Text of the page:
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Leibniz described his infinitesimals as being inassignable numbers in a number of texts, e.g., in his Cum Prodiisset that was analyzed in detail by H. Bos in a seminal text dating from the 1970s. The distinction between assignable and inassignable number seems to appear out of nowhere in Leibniz (as does the term infinitesimal itself). Historically is there an earlier source for this?

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For some references, see :

See 5.1 Indivisibles and Infinitely Small Quantities, page 119-on, and see page 126 for Leibniz De Quadratura Arithmetica (ca.1676), regarding Theorem 6 :

that a curvilinear figure can be approximated with an arbitrary degree of accuracy by step-figures, in such a way that the difference between the area under the curve and the area of the step-figures can be made less than any assigned quantity.

The source can be found in Cavalieri geometry of indivisibles and the revival of the exhaustion method.

See also Ch.6 Leibniz's Differential Calculus and Its Opponents, page 150-on.


See : Gottfried Wilhelm Leibniz, The Early Mathematical Manuscripts of Leibniz (J.M.Child ed, 1920 - Dover reprint), Letter to Bernoulli (1703), page 19 :

I filled some hundreds of sheets with them [the results that I obtained] in that year [the year 1672]. These I divided into two classes of assignables and inassignables. Among assignables I placed everything I obtained by the methods previously used by Cavalieri, Guldinus, ToricelIi, Gregory St.Vincent and Pascal, such as sums, sums of sums, transpositions, "ductus," cylinders truncated by a plane, and lastly by the method of the center of gravity; and among inassignables I placed all that I obtained by the use of the triangle which I at that time called "the characteristic triangle".

And see page 146 : draft manuscript of an answer to Bernhard Nieuwentijt :

Since I introduced not only the first differences, but also the second, third and other higher differences, inassignable or incomparable with these first differences [...].


See H.J.M.Bos, Differentials and Higher-Order Differentials in the Leibnizian Calculus (1974), pag.13-on : inassignable means incomparable ["less than any assigned quantity"].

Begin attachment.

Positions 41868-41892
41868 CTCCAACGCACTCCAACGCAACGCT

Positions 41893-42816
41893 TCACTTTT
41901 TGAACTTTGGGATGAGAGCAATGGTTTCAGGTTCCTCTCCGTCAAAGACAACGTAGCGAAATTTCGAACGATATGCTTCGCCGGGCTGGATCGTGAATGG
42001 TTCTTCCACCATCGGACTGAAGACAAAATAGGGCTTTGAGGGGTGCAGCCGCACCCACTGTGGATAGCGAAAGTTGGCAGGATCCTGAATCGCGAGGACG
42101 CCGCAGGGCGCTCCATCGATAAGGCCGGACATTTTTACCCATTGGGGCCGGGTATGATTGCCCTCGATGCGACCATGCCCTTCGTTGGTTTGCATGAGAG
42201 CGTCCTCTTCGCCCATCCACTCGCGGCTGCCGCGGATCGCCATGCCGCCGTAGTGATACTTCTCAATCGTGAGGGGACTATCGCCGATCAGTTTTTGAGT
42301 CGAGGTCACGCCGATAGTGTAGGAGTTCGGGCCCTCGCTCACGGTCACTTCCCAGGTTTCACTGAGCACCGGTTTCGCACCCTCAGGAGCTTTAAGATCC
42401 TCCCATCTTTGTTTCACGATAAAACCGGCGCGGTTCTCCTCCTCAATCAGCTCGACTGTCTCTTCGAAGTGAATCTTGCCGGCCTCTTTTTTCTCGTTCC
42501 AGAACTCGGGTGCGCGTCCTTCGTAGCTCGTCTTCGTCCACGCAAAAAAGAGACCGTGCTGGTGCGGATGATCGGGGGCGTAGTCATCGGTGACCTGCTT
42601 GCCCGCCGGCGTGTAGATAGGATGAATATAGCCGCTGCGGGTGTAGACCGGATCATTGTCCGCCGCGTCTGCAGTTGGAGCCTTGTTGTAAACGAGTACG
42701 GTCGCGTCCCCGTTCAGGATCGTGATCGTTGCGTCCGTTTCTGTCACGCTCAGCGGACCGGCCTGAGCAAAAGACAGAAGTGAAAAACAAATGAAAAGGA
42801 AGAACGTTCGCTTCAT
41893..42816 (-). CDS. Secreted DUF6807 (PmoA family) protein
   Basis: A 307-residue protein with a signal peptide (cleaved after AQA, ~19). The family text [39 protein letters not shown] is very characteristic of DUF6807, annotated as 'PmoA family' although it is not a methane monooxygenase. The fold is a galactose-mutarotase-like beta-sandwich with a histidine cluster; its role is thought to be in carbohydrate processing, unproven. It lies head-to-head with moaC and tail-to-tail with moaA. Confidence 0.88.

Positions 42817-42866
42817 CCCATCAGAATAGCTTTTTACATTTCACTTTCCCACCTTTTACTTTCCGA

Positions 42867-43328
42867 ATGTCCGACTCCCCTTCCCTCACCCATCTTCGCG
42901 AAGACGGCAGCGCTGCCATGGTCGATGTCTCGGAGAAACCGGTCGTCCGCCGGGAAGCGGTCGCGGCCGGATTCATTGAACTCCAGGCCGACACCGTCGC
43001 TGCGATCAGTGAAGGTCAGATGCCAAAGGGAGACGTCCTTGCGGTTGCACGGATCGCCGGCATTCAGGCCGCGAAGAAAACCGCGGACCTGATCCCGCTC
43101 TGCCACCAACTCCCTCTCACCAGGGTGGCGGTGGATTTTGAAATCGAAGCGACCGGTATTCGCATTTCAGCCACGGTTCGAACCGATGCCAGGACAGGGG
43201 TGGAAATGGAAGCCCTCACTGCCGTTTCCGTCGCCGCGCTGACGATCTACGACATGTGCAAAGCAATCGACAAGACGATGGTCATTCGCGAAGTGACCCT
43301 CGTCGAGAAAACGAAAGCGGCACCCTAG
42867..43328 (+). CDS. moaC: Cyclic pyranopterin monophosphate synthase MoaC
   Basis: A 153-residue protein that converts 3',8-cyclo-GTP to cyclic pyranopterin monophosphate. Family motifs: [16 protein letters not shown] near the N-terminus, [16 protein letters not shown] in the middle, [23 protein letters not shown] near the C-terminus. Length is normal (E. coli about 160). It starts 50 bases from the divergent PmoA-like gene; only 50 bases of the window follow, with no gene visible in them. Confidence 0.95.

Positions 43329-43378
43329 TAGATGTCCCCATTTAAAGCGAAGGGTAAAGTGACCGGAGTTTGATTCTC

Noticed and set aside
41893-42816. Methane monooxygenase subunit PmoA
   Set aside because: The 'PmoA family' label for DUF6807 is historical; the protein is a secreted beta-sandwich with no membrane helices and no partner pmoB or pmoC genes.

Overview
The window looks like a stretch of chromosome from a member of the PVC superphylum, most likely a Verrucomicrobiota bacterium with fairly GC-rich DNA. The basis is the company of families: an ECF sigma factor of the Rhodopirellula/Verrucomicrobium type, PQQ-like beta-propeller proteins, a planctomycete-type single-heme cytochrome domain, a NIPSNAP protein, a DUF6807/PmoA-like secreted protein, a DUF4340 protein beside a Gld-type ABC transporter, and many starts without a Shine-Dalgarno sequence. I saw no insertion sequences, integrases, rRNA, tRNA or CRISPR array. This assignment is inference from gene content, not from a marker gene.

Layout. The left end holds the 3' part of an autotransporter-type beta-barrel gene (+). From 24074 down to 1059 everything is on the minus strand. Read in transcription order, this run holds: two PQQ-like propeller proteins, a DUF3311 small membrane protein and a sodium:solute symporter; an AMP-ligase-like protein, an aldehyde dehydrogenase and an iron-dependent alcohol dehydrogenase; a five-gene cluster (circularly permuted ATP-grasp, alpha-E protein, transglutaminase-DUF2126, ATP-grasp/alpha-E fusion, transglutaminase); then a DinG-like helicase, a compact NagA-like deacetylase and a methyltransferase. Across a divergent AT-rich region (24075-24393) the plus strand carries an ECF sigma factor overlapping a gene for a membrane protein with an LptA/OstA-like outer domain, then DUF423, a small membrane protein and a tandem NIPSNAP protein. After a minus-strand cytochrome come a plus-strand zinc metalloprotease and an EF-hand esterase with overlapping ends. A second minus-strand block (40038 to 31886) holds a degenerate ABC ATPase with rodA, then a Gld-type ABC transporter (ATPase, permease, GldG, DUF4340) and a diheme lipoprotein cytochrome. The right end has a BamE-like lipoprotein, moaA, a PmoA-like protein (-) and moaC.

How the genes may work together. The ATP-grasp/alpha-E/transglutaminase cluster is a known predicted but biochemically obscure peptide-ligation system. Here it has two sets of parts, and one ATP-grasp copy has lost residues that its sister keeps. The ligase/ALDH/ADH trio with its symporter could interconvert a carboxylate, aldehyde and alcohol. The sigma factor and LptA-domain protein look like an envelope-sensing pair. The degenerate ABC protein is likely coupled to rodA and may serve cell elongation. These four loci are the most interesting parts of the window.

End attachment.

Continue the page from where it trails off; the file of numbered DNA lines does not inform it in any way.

It seems to me that is a new term introduced by Leibniz :

I agree with Euclid Book V, Def.5 that only those homogeneous quantities are comparable, of which the one can become larger than the other if multiplied by a number, that is, a finite number.

This is the case of an increment in a numerical (i.e. discrete) series.

Leibniz "extrapolate" the method of taking the sum of a series to a continuous quantity (i.e. a function) :

I feel that this method and others in use up till now can all be deduced from a general principle which I use measuring curvilinear figures, that a curvilinear figure must be considered to be the same as a polygon with infinitely many sides.

if $x$ or $y$ were not discrete terms, but continual terms, that is, not numbers whose differences are assignable intervals, but straight line abscissas increasing continually or by elements, that is, by inassignable intervals, so that the sequence of terms constitutes the figure, [...].

Thus, "infinitesimal" increments are inassignable quantity because they are incomparable to the quantity "increasing continually", because they violate Euclide's definition.


Finally, see Gottfried Wilhelm Freiherr von Leibniz, The Labyrinth of the Continuum: Writings on the Continuum Problem, 1672-1686 (Richard Arthur editor, 2001), page 89, from the ms Infinite Numbers (ca.1676) :

The circle - as a polygon greater than any assignable [quolibet assignabili maius] [...]. So when something is said about the circle we understand it to be true of any polygon such that there is some polygon in which the error is less than any assigned amount $a$ [error minor sit quovis assignato $a$] [...]. And so if certain polygons are able to increase according to some law, and something is true of them the more they increase, our mind imagines some ultimate polygon; and whatever it sees becoming more and more so in the individual polygons, it declares to be perfectly so in this ultimate one. And even though this ultimate polygon does not exist in the nature of things, one can still give an expression for it, for the sake of abbreviation of expressions. [See Leibniz's Principle of Continuity.]

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    $\begingroup$ Mauro, Leibniz had two accounts for the calculus: one using infinitesimals, and one using Archimedean techniques (that today sound like an informal account of epsilontics). In Quadratura Arithmetica he used both. The sample you provide above seems to be an Archimedean technique. At any rate it does not mention the distinction between assignable and inassignable quantity that Leibniz mentions elsewhere. My question was not for references in Leibniz but rather sources for Leibniz's distinction in earlier authors if such exist. $\endgroup$ – Mikhail Katz Dec 21 '15 at 20:03
  • $\begingroup$ Thanks, that's a very interesting passage from the letter to Bernoulli. Incidentally, what the editor (Child) describes as a draft manuscript of an answer Nieuwentijt is misdated by Child who places it in the 1680s. Most historians today date the manuscript much later, in 1701. This is the manuscript commonly referred to today as Cum Prodiisset. $\endgroup$ – Mikhail Katz Dec 22 '15 at 7:51
  • $\begingroup$ Note that what Leibniz refers to as Euclid book 5 definition 5 is numbered slightly differently at David Joyce's website that you linked. The edition Joyce uses lists the same definition as book 5 definition 4. Leibniz was using a different edition. At any rate this definition is what is commonly known today as the archimedean property. $\endgroup$ – Mikhail Katz Dec 22 '15 at 8:51

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